Strategy as a Creative Act – Making Space for Radical Ideas
Sometimes I envision this scenario: a meeting room at Google a few years back and someone raising their hand during a brainstorming session to say “I think we should take photographs of every street in the world.”  I can imagine the initial reactions of others in the room, particularly smart, rational, MBA-trained strategists who would instantly see the problems with this idea.  How on earth does that fit with search?  We would need a fleet of cars with cameras and a large labor force to drive them!  How would this create value anyway?  Won’t the public freak out?

Similarly, I picture someone on the Nike campus suggesting the building of tools and a tracking platform for runners.  Again, the logical response would have been to kill this idea on the spot.  Do we have any competencies in sensors and computing?  No!  Do we have any technical capacity at building applications?  No!  Is there a clear business model and way to recapture some of the value being created?  No.  Then why would we do this?

Most strategists have an opportunity evaluation framework in their toolkits.  It is used to score ideas and opportunities on two vectors.

First, is this a good idea?  Does it create value for customers?  Is the technology required for the idea mature enough for use with real customers?  Is the market very competitive?  Are there structural barriers to sustain a competitive advantage?   

Second, is this a good idea for us? Does it fit with our current competencies?  Do we have the knowledge and skill to do this?  Does the proposed product/service fit with our brand?  Do we have access to the markets, channels, and customers who would want this product or service?

However you weigh them, these sorts of frameworks will almost always kill radical ideas.  And they will prioritize ideas and opportunities that are closest to your core business today.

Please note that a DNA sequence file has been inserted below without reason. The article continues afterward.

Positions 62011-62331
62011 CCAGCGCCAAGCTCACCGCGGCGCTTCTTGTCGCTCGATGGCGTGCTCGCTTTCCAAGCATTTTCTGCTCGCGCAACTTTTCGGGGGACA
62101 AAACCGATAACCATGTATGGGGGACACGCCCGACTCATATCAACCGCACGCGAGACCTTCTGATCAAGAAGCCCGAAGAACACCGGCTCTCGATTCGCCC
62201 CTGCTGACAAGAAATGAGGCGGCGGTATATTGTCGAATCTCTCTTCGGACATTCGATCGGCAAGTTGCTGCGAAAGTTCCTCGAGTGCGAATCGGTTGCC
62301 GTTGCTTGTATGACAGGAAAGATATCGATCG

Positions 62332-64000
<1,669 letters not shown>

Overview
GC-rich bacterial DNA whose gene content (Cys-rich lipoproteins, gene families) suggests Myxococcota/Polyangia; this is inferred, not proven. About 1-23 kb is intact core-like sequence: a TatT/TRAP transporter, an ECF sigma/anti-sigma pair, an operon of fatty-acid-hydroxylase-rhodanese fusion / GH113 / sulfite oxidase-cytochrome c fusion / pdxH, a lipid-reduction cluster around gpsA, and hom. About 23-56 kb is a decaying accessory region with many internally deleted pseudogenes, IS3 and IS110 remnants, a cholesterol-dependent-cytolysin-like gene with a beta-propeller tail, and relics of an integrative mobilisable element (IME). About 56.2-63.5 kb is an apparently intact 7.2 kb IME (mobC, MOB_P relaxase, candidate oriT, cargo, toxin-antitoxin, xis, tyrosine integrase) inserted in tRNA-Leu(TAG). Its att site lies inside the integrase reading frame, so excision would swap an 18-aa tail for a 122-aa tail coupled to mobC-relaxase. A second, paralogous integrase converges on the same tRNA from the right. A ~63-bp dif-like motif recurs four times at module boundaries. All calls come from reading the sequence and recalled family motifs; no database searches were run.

Moreover, the rest of the organization will usually support the kill.  Corporate antibodies will come out of the woodwork with dozens of (good) reasons why something can’t be done.  Businesses are optimized to deliver their current product/service, and new ideas are disruptive.  For example, Nike+ required new engineering capabilities, new skills in sensor technology and tracking, new product support, new retail and go-to-market partners; the list goes on.  These were not traditional skills for Nike.  

Yet it is the radical ideas that have the capacity to create tremendous value for an organization.  These are the ideas that ultimately deliver visionary transformation that sets the company on a new trajectory. From iPod and Apple’s music store to Paypal, product level decisions can change a company completely.   

So how can strategists and business people make space for radical ideas? How do you nurture an environment in which new products and services beyond the organizations current “way things are done” are allowed to take root? How do you allow product strategy to alter corporate strategy?

First, focus on the user.

If you can point to clear value being created for real users, it’s easier to defend the idea. Of course you need to find a way for your business to recapture some of that value, but the first step is to show the value.

Second, suspend judgment.

Whenever I’m about to shoot down an idea I remind myself of Google Streetview, or Nike+, or iTunes, and ask myself if those ideas would have failed my framework, too. Be a bit humble to the opportunity! Of course, we can’t invest in every harebrained idea, so a good way to reduce risk is to test ideas. Create simple, cheap experiments to determine if there is any mileage in a radical idea.

Finally, become more comfortable with lateral thinking.

Our brains are wired to tune out lots of stimuli and inputs, because our survival depends on it. We are masters of pattern recognition, and of assigning order to the world.  By inclination and training, strategists are likely to have highly developed skills in this pattern recognition, augmented by logic and reason. But inductive and deductive logic are not the only ways to think! Embracing lateral thinking will allow you to be more open to new ideas, and to see the world as it could be, rather than the way it is.

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